The UN’s Sustainable Development Goals Report 2018 states that climate change was “[one of the] major contributing factors leading to growing numbers of people facing hunger and forced displacement, as well as curtailing progress towards universal access to basic water and sanitation services.” By caring about where your junk goes after you’re done with it, you play a small part in alleviating these issues.
By donating, recycling, and repurposing, you’re also ensuring your junk doesn’t negatively influence communities. Local landfills and garbage incinerators contribute to disease and death in nearby communities because of water contamination and air pollution. Fewer sick people means less doctor and hospital visits, which translates to less public money spent on healthcare. Consider that the US government spends approximately $4,197 of public money per person. Healthier communities can help lower this cost.
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Proper junk disposal comes with feel-good vibes attached. Instead of contributing waste to landfills or illegal dumps, your junk could find a new home through a charity or donation center. These organizations accept items like clothing, furniture, and appliances. Depending on the item and its condition, they’ll clean it up and sell it, or find a home where the item will be useful.
We partner with a number of charities and donation centers including The Salvation Army, Goodwill, and Habitat For Humanity. Through these groups, we’ve donated many items to folks in need the same day. It sends positive ripples into a community while keeping junk out of landfills at the same time.
When you pursue sustainable removal options for your junk, you create demand for greener businesses. There isn’t enough incentive in the present day for companies to pursue more eco-friendly removal options. But as more people seek greener junk removal services, you create a need for more infrastructure. It forces more businesses to notice this lack of options and to create new products or services to support it.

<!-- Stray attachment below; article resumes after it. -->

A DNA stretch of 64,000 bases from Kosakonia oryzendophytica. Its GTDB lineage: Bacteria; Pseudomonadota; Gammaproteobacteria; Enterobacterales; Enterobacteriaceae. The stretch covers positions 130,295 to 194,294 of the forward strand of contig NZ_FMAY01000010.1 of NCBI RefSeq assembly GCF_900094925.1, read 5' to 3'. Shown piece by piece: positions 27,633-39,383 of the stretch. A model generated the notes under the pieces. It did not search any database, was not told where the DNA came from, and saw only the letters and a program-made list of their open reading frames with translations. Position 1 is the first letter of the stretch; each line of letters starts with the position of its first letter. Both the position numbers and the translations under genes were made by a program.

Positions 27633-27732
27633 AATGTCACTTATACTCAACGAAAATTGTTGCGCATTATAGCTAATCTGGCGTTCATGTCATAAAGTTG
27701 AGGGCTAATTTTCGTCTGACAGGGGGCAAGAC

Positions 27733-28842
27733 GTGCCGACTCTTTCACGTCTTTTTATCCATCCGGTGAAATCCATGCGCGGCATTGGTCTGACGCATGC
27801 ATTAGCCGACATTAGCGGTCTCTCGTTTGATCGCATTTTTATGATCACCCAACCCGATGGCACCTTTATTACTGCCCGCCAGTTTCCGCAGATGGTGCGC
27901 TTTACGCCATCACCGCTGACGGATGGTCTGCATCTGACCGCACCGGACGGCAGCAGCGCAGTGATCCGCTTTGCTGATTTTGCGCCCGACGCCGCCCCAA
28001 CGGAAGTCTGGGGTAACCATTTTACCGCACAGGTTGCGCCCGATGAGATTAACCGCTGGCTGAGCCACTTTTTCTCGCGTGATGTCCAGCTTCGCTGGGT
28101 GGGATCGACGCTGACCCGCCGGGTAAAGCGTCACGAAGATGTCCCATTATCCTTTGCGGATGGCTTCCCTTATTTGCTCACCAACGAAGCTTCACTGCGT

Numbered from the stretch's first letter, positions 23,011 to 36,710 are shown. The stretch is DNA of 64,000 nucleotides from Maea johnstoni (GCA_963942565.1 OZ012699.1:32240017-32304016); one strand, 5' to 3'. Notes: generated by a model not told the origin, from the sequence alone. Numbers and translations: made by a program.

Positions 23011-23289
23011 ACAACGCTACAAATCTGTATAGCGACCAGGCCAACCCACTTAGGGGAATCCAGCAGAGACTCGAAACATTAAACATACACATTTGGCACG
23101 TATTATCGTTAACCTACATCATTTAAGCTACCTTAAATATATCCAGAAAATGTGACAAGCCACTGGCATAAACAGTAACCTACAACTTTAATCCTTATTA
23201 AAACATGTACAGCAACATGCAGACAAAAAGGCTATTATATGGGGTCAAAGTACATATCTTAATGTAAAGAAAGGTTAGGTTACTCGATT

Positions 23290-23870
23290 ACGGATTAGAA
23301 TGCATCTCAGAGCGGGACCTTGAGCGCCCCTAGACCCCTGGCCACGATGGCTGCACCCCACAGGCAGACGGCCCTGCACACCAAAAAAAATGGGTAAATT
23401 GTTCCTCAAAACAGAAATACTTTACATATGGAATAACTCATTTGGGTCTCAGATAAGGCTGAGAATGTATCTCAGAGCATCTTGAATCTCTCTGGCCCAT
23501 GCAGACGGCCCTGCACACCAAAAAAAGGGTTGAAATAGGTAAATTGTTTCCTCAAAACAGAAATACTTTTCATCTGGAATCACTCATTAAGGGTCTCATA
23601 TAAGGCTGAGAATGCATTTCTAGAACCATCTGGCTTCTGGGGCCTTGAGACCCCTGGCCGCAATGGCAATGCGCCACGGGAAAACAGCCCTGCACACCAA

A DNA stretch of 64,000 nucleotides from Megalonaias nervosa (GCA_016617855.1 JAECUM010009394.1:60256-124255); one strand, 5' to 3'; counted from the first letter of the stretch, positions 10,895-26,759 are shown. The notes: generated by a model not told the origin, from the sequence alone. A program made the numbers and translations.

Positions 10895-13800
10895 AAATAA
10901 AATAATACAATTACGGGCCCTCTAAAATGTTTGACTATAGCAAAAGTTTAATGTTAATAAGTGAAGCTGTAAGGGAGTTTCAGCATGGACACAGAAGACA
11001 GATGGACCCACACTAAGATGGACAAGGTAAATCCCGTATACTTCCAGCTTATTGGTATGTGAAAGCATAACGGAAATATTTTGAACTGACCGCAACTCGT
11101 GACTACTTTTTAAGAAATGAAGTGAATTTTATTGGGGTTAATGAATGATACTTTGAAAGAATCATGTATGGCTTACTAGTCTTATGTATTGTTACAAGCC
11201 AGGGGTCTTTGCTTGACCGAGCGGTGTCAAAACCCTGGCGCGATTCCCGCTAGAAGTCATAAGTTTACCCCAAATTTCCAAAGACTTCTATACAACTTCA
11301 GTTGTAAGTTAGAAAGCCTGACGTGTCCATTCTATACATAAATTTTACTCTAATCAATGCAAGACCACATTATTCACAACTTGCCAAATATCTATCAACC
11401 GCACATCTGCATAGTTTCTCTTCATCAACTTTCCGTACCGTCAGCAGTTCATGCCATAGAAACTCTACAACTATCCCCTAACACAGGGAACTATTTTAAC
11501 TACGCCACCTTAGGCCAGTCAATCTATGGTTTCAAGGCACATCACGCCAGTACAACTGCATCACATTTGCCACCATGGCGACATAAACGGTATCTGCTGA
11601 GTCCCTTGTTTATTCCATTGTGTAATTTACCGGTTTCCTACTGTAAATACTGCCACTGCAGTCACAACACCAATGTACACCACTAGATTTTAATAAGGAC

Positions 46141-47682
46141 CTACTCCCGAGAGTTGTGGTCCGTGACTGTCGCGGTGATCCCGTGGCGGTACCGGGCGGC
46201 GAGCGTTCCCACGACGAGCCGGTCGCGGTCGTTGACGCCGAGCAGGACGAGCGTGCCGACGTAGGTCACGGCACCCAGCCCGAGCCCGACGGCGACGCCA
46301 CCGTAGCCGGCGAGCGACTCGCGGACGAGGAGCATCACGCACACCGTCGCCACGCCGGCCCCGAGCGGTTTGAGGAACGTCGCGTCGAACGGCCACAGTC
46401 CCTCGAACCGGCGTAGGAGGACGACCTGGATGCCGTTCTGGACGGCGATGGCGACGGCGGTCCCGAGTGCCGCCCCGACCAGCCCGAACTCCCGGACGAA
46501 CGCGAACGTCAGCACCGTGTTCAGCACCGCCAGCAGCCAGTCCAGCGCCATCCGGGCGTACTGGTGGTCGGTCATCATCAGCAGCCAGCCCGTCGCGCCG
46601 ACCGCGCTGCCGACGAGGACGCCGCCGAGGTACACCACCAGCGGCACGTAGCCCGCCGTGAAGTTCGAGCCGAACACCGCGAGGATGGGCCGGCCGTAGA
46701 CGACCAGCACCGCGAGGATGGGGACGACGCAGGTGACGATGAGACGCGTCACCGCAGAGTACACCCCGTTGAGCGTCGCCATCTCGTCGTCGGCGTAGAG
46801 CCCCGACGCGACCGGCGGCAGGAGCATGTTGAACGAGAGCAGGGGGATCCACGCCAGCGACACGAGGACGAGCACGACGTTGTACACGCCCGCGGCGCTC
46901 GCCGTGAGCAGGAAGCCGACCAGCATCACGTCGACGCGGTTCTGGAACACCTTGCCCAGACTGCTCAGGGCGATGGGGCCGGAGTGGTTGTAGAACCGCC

Through sustainable junk removal, you also create greener residential areas. Eco-friendly areas will attract more residents and businesses that are looking for new areas to grow. This influx in residents and businesses boosts the local economy in return.
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And when you recycle your old stuff instead of leaving it in a landfill, you allow companies to repurpose materials. Companies don’t need to use more natural resources to create brand new materials. This creates a lower cost for them to operate. By using fewer resources to create new materials, it also drives down the cost of utilities like water, gas, and electricity.
Using less means there’s more to go around and less of a demand.
It takes a lot of energy and resources to manufacture new products and materials. Consider that 17 million barrels of oil go into creating all the water bottles we buy every year. To put it into perspective, that amount of oil could fuel to 1.3 million cars a year.
It’s easier to make things from recycled materials instead of manufacturing them from scratch. It takes a lot of energy required to make aluminum from scratch. But recycling an old aluminum can into a new one uses just 5% of the energy required to make a new one. And producing a product made from recycled paper requires only 60 percent of the energy required to create one from fresh wood pulp, according to the EPA.
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We’ve become more and more dependent on energy consumption to keep us moving forward. But we shouldn’t exhaust energy on items we can recycle. By sorting your junk and sending it to recycling centers, you’re conserving the energy and resources necessary for creating new materials from scratch.
It’s tough to plead innocent when a bit of thoughtfulness could be the difference between having a negative socioeconomic impact. Though donating, recycling, and repurposing may seem trivial, their influence on everything else is huge. Thinking about where your junk goes and how it affects the planet and others is the first step toward doing your part to keep junk out of landfills.
Instead of embracing the “out of sight, out of mind” approach to your junk, it should become your individual responsibility. Then you can curtail how much of an effect your junk has on a social and economic level.